Generational gap exists in tackling farming’s mental health stigma

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Farming’s increasingly isolated nature is leaving rural communities vulnerable to mounting mental health problems, charity leaders have warned.

They hailed the efforts of the region’s agricultural organisations in raising the profile of the issue but admitted there is much more work to do to reach older generations, many of whom remain too proud to seek help.

Younger generations are more engaged with taking about their wellbeing, according to Helen Benson, Yorkshire co-ordinator of The Farming Community Network.

Younger generations are more engaged with taking about their wellbeing, according to Helen Benson, Yorkshire co-ordinator of The Farming Community Network.

The Yorkshire Post today examines mental health in farming to coincide with Mental Health Awareness Week and amid growing wellbeing concerns ahead of Brexit changes to the industry.

Read more in a special series of reports on mental health in farming here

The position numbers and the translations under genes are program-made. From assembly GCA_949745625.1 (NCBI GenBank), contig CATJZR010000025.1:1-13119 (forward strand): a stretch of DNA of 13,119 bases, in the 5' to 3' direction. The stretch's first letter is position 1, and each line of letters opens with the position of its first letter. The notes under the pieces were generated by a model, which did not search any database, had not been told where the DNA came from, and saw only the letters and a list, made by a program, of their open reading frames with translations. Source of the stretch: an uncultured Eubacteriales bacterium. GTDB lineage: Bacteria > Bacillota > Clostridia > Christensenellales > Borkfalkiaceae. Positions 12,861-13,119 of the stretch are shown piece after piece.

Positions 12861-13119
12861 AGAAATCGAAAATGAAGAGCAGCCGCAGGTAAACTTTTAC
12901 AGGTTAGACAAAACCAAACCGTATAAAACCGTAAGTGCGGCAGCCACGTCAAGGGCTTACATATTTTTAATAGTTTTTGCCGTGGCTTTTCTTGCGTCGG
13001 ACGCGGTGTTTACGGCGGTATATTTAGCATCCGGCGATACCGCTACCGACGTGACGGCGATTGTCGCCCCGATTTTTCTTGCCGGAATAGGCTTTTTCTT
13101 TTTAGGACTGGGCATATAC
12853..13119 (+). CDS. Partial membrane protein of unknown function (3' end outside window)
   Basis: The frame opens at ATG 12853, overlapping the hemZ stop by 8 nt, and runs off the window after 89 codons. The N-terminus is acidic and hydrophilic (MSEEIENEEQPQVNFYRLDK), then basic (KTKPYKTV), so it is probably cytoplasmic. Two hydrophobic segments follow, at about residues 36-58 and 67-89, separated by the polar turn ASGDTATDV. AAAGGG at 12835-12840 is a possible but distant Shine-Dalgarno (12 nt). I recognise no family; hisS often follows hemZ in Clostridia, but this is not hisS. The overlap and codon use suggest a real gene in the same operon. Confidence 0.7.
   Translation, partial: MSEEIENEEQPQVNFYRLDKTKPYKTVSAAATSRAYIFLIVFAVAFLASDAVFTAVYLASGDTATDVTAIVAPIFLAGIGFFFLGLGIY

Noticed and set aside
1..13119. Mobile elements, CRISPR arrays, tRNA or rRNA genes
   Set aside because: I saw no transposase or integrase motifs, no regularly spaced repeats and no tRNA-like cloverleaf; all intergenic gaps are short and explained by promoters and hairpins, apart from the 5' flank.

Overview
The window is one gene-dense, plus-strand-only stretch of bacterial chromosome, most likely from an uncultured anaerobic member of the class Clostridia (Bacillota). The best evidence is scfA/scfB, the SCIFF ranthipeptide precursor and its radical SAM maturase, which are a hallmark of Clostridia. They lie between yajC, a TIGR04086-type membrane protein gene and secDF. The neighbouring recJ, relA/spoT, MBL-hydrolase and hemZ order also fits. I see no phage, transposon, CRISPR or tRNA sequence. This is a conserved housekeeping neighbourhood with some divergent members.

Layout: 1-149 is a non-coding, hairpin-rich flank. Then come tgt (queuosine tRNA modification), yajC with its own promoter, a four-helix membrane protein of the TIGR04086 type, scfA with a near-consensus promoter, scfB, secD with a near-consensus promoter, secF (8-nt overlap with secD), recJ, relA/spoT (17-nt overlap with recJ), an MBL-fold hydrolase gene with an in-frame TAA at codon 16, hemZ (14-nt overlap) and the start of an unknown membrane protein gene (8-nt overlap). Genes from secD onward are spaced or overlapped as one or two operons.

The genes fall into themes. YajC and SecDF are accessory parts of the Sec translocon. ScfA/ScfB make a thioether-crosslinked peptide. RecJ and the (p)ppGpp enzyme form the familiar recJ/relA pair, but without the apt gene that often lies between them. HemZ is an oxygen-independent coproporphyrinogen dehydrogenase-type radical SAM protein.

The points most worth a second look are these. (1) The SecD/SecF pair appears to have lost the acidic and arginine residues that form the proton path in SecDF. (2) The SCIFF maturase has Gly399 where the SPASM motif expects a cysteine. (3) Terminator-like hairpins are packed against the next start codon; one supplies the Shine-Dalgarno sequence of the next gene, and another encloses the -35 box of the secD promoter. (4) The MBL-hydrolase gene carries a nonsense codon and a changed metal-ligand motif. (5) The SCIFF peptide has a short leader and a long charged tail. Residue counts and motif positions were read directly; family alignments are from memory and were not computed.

Stress is cited by the National Farmers’ Union as a key factor in the number of on-farm accidents. One of Britain’s most dangerous industries, on average their are 32 deaths annually in the UK.

Read more: Agriculture fails to shake off ‘most dangerous’ tag

Beyond that, there were 339 suicides in England of people aged 20 to 64 working in skilled agricultural and related trades between 2011 and 2015, including 65 farmers and 59 farm workers.

Helen Benson, Yorkshire co-ordinator of farming charity The Farming Community Network, said ill mental health in agriculture is caused by a combination of issues, including loneliness.

Tackling it comes down to “how open we are to talking about it”, she said. “Young people are more willing to engage in general. They are growing up with it being talked about. It’s not a case of ‘men don’t cry’ anymore.”

Read more in a special series of reports on mental health in farming here